If you are reading this blog post then, to be honest, I am probably preaching to the converted. You undoubtedly understand the joy of an independent bookshop, its personally curated books sitting quietly in the peace of the day waiting to be discovered or offered up as a recommendation.
A recommendation, not by the publisher or the buyer responsible for sifting through hundreds of titles selecting just the money making books to sit next to the bread and milk in your local out of town supermarket. A recommendation that is hand selected just for you because you know the curator or maybe have chatted for a few minutes and from that brief conversation a knowledge is gleamed and a selection made... just for you.
Maybe you asked us to hunt down that 1972 publication of The Faraway Tree as a gift for a friend because you remember sharing the pages under the covers, the big light off and the torch light on and you know when she sees that cover picture she will smile and you will both remember a moment in your life when the only things you worried about was the batteries in the torch lasting and will there be marmite for breakfast.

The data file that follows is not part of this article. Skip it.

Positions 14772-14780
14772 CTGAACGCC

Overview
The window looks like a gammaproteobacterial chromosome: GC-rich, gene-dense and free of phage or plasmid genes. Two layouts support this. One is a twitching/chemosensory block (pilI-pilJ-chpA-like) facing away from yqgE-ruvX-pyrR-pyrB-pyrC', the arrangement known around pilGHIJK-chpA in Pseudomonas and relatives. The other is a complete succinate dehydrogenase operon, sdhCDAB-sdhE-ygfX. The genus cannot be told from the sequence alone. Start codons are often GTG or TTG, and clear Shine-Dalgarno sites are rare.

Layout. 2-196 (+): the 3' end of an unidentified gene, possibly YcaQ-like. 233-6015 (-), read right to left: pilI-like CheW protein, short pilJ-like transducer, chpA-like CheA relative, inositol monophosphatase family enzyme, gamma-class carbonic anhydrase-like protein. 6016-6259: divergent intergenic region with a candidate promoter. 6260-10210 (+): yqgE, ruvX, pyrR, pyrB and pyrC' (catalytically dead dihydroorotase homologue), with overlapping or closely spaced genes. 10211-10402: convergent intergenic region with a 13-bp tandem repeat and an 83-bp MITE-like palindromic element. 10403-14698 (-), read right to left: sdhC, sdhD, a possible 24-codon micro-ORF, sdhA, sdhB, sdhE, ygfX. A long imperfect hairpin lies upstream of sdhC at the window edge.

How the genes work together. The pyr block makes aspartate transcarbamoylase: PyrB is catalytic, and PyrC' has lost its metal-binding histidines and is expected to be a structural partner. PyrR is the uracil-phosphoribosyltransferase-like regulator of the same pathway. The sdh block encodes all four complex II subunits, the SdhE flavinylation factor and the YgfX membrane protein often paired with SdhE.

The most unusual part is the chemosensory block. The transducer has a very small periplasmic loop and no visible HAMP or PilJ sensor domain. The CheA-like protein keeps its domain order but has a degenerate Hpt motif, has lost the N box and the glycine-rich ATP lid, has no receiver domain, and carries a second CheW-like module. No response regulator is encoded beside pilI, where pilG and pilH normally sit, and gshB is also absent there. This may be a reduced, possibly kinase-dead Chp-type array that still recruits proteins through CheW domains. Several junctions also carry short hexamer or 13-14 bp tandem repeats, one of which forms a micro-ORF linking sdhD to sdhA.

You already know, dear reader, that our love, and it is a love, of all things literary stretches beyond the bounds of curating our shelves and playing book sleuth. We are an integral part of your High Street and the community around it.
Is it is with a heavy heart tinged with a tiny pinch of anger that I hear every week the story of the demise of yet another indie bookshop. A business shut down not by the incompetence of its owner but by the persistent strangulation from the online goliath that is Amazon supported, all be it in a lesser role, by some of our better known and long established publishing houses.
Every day we fight against publicity actively encouraging book lovers to buy from their local supermarket or the internet giants, embargoed release dates that somehow only seem to apply to us and prices that we simply cannot compete with and, in my opinion, devalue a product which is created with love and care and attention and then held up for a knockdown price; if you could buy a pair of Jimmy Choos for £10 instead of £300 surely the desire to tip tap down the street in perfectly styled synchronicity would loose its appeal!
So please spread the word far and wide, the gloves are on and the indies are fighting back but we need your help to do it.